JC: Have you hung out with your U.S. Men’s National teammates Maurice Edu and Geoff Cameron yet?
SJ: I’ve hung out with both of them. I’m actually staying with Maurice at the moment. They’re great guys to be around and it’s just good to see familiar faces and make most of the time you have with your friends while you’re over here.
JC: Next week you head to Everton for the second consecutive offseason. How important is it for you to have guys like Tim Howard and Chris Woods working with you there?
WATCH: Sean Johnson #4 in MLS 24 under 24
SJ: Having been in with the national team a lot more this past year, training with Chris and Tim again here is a fantastic opportunity to keep some continuity and show how I’m growing.
To be in that environment day-in and day-out and make yourself a better goalkeeper will do wonders for me as a player.
JC: What games are you taking in the next few weeks?
SJ: I’m going to try and take in as many games as I can. This weekend’s lineup has Stoke going to Aston Villa on Saturday and then Everton hosts Tottenham on Sunday at Goodison Park so it works out well. Manchester United also player Man City in a derby match on Sunday so there’s a lot of excitement for that as well.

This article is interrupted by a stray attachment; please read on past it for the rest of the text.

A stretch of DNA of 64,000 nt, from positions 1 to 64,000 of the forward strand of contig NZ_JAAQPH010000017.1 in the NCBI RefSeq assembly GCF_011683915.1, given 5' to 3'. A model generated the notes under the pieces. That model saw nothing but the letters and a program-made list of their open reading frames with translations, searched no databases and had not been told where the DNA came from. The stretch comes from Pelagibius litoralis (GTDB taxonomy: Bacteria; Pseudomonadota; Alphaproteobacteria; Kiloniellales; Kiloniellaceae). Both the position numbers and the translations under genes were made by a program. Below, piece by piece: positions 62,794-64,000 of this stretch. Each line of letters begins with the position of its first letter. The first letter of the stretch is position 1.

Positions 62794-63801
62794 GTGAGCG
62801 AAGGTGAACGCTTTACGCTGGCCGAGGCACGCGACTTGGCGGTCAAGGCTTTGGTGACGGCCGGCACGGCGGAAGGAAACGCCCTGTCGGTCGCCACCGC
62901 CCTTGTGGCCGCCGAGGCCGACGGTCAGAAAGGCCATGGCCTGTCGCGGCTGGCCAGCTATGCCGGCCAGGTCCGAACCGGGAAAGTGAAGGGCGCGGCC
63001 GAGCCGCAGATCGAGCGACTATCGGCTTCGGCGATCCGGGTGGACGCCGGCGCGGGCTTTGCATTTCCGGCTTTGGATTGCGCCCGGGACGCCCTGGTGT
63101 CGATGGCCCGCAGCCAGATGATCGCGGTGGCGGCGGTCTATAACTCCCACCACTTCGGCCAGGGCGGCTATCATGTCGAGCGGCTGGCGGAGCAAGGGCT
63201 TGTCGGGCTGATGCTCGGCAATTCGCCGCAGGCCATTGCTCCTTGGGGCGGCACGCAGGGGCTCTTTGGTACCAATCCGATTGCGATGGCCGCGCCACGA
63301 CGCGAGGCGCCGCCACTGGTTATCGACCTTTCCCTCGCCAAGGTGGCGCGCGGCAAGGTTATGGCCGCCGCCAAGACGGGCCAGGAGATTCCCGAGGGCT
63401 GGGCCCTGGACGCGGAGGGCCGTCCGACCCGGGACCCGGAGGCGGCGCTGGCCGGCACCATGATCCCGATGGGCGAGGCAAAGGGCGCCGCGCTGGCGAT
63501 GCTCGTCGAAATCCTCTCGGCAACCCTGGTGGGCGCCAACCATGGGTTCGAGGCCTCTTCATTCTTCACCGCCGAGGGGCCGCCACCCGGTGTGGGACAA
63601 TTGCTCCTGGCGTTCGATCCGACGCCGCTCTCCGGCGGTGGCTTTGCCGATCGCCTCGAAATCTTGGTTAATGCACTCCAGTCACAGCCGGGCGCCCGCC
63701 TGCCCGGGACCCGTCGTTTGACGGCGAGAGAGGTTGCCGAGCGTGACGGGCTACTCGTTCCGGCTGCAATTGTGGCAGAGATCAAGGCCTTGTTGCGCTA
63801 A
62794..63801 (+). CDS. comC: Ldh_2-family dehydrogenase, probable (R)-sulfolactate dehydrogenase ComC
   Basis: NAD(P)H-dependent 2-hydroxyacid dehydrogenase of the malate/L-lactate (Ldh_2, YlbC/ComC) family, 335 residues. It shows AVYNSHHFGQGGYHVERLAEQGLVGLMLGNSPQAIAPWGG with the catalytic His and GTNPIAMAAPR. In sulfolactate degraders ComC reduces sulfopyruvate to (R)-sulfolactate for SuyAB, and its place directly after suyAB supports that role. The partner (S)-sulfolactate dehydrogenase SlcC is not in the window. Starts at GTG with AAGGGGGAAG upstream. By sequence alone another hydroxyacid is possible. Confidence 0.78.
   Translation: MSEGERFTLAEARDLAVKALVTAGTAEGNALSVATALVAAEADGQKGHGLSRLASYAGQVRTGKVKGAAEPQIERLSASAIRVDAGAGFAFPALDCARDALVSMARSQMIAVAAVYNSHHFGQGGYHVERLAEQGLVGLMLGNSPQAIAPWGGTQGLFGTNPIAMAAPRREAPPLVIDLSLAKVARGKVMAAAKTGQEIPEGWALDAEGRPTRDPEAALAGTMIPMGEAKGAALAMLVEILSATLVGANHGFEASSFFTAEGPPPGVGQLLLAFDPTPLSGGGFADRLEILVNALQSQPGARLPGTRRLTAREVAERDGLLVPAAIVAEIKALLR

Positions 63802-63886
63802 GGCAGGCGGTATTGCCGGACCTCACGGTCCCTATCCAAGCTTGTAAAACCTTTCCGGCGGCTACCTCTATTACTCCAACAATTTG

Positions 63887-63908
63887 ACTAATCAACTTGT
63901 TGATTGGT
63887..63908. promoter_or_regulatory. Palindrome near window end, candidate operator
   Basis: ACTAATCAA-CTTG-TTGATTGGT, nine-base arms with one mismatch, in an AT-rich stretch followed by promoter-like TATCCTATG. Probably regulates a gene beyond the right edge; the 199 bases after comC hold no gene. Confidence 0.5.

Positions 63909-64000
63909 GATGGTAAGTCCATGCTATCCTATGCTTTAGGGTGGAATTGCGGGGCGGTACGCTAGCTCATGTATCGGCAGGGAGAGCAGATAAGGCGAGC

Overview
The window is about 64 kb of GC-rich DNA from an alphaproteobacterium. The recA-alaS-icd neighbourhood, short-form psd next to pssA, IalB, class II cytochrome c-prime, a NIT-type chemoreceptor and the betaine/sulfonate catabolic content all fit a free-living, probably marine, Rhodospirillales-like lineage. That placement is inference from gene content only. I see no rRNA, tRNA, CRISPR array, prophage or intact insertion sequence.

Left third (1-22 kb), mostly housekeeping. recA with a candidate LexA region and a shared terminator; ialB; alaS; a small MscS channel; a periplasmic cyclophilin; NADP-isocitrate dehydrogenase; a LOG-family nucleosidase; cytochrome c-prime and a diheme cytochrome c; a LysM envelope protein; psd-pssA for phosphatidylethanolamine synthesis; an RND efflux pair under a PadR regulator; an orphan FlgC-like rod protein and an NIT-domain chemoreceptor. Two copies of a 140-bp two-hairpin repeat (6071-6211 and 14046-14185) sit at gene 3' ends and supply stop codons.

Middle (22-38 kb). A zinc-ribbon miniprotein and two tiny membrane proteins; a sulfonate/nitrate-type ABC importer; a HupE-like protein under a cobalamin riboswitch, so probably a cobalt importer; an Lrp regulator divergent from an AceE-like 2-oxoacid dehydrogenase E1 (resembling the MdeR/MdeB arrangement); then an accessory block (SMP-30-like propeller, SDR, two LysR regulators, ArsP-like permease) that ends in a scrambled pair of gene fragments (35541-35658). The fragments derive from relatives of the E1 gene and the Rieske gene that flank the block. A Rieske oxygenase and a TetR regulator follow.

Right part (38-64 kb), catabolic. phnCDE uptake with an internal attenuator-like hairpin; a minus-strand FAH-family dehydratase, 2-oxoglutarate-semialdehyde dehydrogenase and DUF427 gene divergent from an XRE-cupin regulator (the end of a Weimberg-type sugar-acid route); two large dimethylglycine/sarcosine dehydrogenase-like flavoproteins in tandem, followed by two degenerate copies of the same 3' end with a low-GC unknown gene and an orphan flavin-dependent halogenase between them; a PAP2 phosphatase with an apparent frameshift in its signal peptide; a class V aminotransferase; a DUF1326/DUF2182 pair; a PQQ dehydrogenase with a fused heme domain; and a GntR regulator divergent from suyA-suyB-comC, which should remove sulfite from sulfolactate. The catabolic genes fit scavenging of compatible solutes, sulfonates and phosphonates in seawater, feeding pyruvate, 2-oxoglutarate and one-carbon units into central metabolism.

Depending on how things work out, I’ll hopefully go to a few more games while I’m here. It’s great to go to those stadiums and see everything that goes into a match.
JC: You end your time with Everton just before Christmas. What are you doing with the rest of your time before preseason begins on January 18?
SJ: I’m going to be back in Atlanta through Christmas and maybe New Years. I caught up with the family for a week over Thanksgiving and planned to be there longer.
Because I was coming over here I decided to go down to Florida for a week by myself to get away and be able to get ready for this experience.
JC: Great to hear from you Sean. We’ll talk soon.
SJ: Have a good one!